Published on Thursday 27 August 2020 in Car news
You only need glance at the Peugeot 208 to see that it's not your run-of-the-mill small hatchback. Peugeot has styled this thing to make a statement.
Same goes for the inside, with the 208 getting the latest and smallest version of Peugeot's so-called i-Cockpit, focussed on a much smaller-than-average steering wheel. It sounds simple, but it transforms the way the car feels. The 208 is no one-trick-pony though, as you'll find out. It's very, very good.
The Peugeot 208 actually forms the basis of the latest Vauxhall Corsa, Peugeot-Citroen having ordered that to happen after buying the company in 2017. But it's fair to say that something was lost in the transition from 208 to Corsa, because where the Vauxhall is relatively anodyne, and not especially memorable, the 208 sparkles. That applies both aesthetically and dynamically.
The Style Of The Peugeot 208
Now this is how you style a small car. Everywhere you look there's an interesting feature, like the LED Daytime Running Lights at the front, based on the teeth of a saber-toothed tiger, and the contrasting black panel that runs along the tailgate.
And yet it's proportionally spot-on too. It's coherent. It's busy but it still looks neat, which is a hard thing to get right – you only need to look at Peugeot's partner brand Citroen to see how easy it is to over-style a car and make it look fussy. The 208 very obviously shoots for a sense of occasion with the styling, and pulls off that trick effortlessly, inside and out.
The Interior And Features Of The Peugeot 208
Let's start this section by saying that the 208 has one of the most mesmerising cabins ever fitted to a small car, more striking even than the MINI and probably beaten only by the screen-laden Honda E for wow factor.
As per the exterior, the cabin could easily have been a mess, with all its buttons and dials and variety of surfaces and materials and, of course, its almost comically small steering wheel. But it all works, somehow. And not only in an aesthetic sense, but in a functional way too. Everything makes sense in the 208: the buttons are clearly labelled, and the infotainment software, although not class leading by any means, is much better than the system Peugeot was using even a generation ago.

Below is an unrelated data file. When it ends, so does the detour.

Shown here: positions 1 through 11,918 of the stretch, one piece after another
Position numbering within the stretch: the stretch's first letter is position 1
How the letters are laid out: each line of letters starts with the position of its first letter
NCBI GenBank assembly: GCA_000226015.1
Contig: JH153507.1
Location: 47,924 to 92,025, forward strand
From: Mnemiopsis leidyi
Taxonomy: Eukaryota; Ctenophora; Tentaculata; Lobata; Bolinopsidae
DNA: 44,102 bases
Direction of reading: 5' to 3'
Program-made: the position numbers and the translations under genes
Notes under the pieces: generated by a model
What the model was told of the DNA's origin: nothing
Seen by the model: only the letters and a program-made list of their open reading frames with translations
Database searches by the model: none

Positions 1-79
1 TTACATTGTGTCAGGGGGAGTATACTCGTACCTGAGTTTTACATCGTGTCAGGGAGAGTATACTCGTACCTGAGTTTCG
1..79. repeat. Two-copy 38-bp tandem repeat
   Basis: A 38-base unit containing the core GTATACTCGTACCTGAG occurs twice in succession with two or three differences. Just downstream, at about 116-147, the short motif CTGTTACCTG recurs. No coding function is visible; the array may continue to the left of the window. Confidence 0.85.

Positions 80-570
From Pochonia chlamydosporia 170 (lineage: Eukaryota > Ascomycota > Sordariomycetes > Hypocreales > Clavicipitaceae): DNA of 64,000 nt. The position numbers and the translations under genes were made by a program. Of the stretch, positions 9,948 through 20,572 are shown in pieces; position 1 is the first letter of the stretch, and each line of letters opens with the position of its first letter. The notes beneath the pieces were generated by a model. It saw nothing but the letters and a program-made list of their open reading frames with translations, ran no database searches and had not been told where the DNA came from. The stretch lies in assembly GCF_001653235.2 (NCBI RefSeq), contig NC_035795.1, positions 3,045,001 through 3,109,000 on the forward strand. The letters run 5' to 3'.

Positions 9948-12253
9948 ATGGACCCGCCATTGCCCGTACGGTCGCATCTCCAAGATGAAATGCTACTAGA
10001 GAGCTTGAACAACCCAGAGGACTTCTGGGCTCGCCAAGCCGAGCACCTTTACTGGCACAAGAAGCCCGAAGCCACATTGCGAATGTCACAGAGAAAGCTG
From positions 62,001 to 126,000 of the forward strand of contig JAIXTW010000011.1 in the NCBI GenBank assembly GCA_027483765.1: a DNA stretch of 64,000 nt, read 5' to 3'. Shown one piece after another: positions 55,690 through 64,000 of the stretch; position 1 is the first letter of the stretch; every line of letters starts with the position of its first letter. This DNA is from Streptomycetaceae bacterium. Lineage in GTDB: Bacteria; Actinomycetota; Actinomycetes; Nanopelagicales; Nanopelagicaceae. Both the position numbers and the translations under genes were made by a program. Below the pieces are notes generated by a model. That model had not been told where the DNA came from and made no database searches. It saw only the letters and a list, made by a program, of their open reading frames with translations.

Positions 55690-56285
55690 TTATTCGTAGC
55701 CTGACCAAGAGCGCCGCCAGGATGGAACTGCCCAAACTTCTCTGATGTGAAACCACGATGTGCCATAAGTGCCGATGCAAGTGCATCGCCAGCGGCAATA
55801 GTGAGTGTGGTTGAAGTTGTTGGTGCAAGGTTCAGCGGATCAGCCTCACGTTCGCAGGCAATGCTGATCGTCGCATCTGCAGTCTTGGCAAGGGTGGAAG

Not since the first BMW-era MINI, 20 years ago now, has a small car been packed with so much surprise and delight. For instance, mid-level cars upwards get a 3D style instrument binnacle that works on two levels, making it appear that the speedometer is 'floating'. It's like a child designed it, but in a good way.
But it's not like the 208 just has a couple of party tricks and the rest of it is poor. You could actually argue that this has better perceived quality than anything else in this class, MINI and VW Group stuff included. It all looks and feels ace.
The 208 is very safe too, gaining a four-star Euro NCAP rating but with especially good scores for occupant safety specifically: 91/100 for adults and 86/100 for children.
The Practicality Of The Peugeot 208
To roll back a bit on the boundless enthusiasm, in classic French style the price for the 208's idiosyncrasy and styling flair is a relative lack of practicality. There's not a great deal of rear legroom, even for a car in this class, and headroom feels tight for taller drivers, especially if a sunroof is fitted.
As per most right-hand drive Peugeots it has close to zero glovebox, so small in fact that the little folder for the car's warranty card doesn't even fit into it, and in litre terms the 208's boot space is on the low side of average, at 311 litres (rising to 1106 with the rear seats folded down). For reference, the Renault Clio has a 391-litre boot. That said, the 208's boot is a couple of litres bigger than the Vauxhall Corsa's.
The boot's loading bay isn't flush, sadly, but the 208 isn't completely thoughtless when it comes to the more intricate details of practicality. The centre console storage box is quite large, and there's a flap in the dashboard where you can hide your phone – a good safety feature, that, especially if you're inclined to pick up your phone while driving. Mid-level cars upwards add a conductive charging plate to it, too.
Ultimately this is not really a very versatile thing, although we'd argue that's forgivable because it's not what this car's about; you don't criticise the 208 for not having class leading storage for the same reason you don't criticise a leotard for not having pockets. This is a leotard: sporty…jazzy…and, frankly, pretty tight fitting.
The Running Costs Of The Peugeot 208
For the time being the engine range is fairly simple. Peugeot has been gracious enough to offer a 1.5-litre BlueHDi diesel with 100hp and a WLTP average economy rating of 60.8mpg, albeit that will form a fraction of this car's sales and may not last too long on sale. It's great for those who want the big tank range though, or who just love to go against the zeitgeist, but the petrol engines are much nicer and more suited to short distances.